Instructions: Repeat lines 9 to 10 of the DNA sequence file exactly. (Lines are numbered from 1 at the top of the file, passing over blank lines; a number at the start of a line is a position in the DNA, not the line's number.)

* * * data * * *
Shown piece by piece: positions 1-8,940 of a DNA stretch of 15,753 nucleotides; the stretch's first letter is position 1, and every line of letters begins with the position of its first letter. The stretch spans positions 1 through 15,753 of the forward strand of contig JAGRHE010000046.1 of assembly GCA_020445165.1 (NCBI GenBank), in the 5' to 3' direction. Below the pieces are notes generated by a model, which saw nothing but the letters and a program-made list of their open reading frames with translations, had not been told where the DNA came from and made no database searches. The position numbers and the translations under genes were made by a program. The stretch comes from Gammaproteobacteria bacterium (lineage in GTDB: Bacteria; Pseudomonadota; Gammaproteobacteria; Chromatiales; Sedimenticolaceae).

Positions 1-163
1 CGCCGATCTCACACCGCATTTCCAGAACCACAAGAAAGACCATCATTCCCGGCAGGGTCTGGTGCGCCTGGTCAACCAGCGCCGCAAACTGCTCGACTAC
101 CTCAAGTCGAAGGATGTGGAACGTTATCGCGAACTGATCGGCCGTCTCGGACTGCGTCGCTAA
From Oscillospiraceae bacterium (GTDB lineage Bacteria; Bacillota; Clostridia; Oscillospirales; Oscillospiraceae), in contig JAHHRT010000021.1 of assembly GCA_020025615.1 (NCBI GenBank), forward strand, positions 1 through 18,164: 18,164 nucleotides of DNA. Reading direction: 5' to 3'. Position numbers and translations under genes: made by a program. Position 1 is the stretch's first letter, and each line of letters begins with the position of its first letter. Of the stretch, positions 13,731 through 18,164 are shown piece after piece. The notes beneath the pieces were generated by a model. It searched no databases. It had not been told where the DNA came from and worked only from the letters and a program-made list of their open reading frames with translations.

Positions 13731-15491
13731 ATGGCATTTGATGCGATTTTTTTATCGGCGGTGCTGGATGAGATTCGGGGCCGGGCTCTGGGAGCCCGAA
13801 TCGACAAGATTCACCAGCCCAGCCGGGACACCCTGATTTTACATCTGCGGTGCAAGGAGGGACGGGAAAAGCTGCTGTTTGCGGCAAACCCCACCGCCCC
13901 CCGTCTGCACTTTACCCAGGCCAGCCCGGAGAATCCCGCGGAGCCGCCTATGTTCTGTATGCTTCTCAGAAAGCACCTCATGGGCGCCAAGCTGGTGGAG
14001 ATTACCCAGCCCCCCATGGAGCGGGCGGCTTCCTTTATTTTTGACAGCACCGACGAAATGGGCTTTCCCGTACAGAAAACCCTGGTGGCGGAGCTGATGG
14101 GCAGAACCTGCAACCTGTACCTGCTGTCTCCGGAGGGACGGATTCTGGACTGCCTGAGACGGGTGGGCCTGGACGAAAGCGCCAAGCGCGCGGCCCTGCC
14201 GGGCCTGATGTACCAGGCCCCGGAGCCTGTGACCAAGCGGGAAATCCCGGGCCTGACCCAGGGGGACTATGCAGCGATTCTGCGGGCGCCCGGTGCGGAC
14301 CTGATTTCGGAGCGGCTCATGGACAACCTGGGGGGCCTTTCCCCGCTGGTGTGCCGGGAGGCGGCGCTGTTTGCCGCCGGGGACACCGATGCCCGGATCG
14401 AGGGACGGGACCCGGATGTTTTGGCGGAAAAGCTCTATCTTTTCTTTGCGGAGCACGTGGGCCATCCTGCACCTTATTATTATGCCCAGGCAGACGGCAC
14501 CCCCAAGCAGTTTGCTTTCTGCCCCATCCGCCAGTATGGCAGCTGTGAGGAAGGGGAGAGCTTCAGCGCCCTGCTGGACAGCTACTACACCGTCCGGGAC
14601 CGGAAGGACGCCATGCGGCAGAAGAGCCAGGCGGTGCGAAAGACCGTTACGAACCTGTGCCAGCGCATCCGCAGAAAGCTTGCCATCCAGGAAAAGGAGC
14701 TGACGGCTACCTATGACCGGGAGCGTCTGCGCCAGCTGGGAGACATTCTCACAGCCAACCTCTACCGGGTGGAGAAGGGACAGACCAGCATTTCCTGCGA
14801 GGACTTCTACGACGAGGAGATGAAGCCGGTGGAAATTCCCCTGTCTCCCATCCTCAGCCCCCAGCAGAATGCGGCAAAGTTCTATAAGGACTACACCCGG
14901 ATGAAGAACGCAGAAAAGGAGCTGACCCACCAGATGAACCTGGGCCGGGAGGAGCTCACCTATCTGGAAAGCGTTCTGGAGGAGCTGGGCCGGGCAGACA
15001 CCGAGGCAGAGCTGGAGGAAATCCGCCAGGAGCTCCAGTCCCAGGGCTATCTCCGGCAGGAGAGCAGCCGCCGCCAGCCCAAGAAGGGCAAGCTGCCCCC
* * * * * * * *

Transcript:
13901 CCGTCTGCACTTTACCCAGGCCAGCCCGGAGAATCCCGCGGAGCCGCCTATGTTCTGTATGCTTCTCAGAAAGCACCTCATGGGCGCCAAGCTGGTGGAG
14001 ATTACCCAGCCCCCCATGGAGCGGGCGGCTTCCTTTATTTTTGACAGCACCGACGAAATGGGCTTTCCCGTACAGAAAACCCTGGTGGCGGAGCTGATGG